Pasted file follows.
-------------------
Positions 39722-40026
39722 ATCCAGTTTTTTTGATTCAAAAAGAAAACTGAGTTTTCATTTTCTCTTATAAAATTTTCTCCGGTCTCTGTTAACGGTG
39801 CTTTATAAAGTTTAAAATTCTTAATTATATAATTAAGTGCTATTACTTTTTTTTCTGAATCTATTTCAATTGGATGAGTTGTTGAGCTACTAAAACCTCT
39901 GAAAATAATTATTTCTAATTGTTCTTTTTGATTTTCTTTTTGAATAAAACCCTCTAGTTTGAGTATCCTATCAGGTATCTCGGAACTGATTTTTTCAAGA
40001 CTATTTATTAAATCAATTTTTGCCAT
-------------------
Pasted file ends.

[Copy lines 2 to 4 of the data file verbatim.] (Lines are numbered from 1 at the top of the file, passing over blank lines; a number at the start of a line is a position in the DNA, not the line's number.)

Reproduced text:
39722 ATCCAGTTTTTTTGATTCAAAAAGAAAACTGAGTTTTCATTTTCTCTTATAAAATTTTCTCCGGTCTCTGTTAACGGTG
39801 CTTTATAAAGTTTAAAATTCTTAATTATATAATTAAGTGCTATTACTTTTTTTTCTGAATCTATTTCAATTGGATGAGTTGTTGAGCTACTAAAACCTCT
39901 GAAAATAATTATTTCTAATTGTTCTTTTTGATTTTCTTTTTGAATAAAACCCTCTAGTTTGAGTATCCTATCAGGTATCTCGGAACTGATTTTTTCAAGA